Conservative authors on the rise?

Things are looking good just now for writers from the right. Sarah Palin's memoir "Going Rogue: An American Life" doesn't even hit bookstores till mid-November but after becoming available for pre-order just a week ago, it has already it has replaced "The Lost Symbol" by "Da Vinci Code" author Dan Brown as's bestselling book.

And No. 3 on that bestseller list is "Arguing with Idiots: How to Stop Small Minds and Big Government" by conservative commentator Glenn Beck.

"These are boom times for conservative authors," notes Hillel Italie who covers publishing for the Associated Press. Michelle Malkin's "Culture of Corruption: Obama and His Team of Tax Cheats, Crooks and Cronies," Dick Morris's "Catastrophe," and the reissue of "The Five Thousand Year Leap," by W. Cleon Skousen have all been recent strong sellers as well.

"In a similar way, Glenn Beck, Michelle Malkin, and Mark Levin provide an opportunity for ideologically motivated consumers to see their views validated, Twelve publisher Jonathan Karp told Italie. "It's the political equivalent of attending a Grateful Dead concert. Pure and simple, it's market democracy."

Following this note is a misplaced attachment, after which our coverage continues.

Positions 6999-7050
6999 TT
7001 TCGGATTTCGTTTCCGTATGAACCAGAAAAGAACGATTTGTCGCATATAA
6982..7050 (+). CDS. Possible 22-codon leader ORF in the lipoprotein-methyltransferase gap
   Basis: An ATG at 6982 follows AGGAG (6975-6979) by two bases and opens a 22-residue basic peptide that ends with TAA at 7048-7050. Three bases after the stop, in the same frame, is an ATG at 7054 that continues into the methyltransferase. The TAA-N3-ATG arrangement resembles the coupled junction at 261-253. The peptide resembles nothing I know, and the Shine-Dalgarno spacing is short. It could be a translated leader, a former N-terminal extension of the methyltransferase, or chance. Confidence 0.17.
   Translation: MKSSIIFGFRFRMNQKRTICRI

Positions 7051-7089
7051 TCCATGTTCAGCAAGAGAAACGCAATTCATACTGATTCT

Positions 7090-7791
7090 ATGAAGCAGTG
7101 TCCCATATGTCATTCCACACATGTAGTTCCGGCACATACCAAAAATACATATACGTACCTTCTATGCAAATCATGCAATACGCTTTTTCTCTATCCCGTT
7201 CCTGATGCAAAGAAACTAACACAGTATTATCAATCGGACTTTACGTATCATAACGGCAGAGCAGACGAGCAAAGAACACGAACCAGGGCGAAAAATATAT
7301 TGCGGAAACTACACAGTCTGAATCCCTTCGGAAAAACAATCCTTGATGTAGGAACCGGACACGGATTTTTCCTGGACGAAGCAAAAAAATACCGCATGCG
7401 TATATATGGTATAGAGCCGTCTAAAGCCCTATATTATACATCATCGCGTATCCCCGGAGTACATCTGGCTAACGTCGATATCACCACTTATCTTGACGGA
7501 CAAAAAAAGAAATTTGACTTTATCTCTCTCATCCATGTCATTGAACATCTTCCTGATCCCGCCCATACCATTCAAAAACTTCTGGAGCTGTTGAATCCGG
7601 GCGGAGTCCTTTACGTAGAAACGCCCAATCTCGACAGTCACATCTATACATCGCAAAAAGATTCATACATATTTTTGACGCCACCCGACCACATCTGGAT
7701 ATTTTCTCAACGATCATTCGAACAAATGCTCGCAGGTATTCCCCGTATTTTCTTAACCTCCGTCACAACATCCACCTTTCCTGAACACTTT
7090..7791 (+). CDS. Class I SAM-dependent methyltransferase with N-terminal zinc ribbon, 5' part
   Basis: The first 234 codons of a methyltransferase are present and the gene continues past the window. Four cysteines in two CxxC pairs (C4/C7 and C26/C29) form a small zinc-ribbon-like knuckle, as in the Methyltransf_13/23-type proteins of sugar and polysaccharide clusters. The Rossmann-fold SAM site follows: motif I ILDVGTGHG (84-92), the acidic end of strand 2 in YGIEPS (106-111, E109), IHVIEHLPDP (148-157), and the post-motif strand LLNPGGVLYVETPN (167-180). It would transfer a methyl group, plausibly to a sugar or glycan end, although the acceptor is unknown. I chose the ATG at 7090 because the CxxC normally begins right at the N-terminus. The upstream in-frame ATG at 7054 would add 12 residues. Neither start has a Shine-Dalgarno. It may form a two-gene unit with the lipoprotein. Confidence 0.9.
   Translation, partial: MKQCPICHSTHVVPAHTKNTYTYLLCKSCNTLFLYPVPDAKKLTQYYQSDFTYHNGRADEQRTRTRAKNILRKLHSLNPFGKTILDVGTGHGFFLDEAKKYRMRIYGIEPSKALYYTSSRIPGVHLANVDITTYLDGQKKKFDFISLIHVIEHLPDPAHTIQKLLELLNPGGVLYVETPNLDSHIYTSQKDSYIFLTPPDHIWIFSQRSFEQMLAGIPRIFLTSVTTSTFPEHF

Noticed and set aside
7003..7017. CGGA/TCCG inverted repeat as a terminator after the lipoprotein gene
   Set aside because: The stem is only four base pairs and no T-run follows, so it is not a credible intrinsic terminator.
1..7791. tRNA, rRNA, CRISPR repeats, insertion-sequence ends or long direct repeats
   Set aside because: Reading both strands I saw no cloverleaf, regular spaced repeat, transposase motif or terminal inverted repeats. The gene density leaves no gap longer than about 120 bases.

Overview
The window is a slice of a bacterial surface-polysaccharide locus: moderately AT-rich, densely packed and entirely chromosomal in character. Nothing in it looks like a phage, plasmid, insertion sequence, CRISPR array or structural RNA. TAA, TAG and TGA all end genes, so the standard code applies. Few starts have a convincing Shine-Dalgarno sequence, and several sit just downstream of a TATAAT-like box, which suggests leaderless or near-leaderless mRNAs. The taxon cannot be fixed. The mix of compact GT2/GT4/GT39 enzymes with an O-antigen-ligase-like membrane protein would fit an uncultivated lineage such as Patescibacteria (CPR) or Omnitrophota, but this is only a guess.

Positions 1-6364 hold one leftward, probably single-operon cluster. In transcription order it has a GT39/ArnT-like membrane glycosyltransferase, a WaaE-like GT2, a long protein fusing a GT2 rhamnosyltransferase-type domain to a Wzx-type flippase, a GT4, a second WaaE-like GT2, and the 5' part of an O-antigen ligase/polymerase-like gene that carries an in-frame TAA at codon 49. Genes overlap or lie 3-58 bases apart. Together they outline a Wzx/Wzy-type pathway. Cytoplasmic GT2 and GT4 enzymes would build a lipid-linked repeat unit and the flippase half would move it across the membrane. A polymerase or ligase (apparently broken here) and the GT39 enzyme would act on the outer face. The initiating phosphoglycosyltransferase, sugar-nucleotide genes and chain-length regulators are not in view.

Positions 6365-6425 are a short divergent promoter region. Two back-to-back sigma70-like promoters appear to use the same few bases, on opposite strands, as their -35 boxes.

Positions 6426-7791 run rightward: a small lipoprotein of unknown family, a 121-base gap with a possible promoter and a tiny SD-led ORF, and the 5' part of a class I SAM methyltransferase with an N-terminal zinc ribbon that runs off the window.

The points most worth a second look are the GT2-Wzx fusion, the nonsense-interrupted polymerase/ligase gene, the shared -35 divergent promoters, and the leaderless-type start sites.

It may also have something to do with the political persuasion of the occupant-in-chief of the White House, points out Italie. When Democrats are in power, attacks come from the right – and vice versa. "In the 1990s, Ann Coulter and Barbara Olson were among those who wrote best-selling attacks against President Bill Clinton," writes Italie. "Al Franken, Michael Moore, and other liberals were popular authors during the Bush administration."

Left or right, however, it's good news for publishers. "It obviously bodes well that there's so much interest and excitement," said Tina Andreadis, spokeswoman for HarperCollins, publisher of Palin's book.

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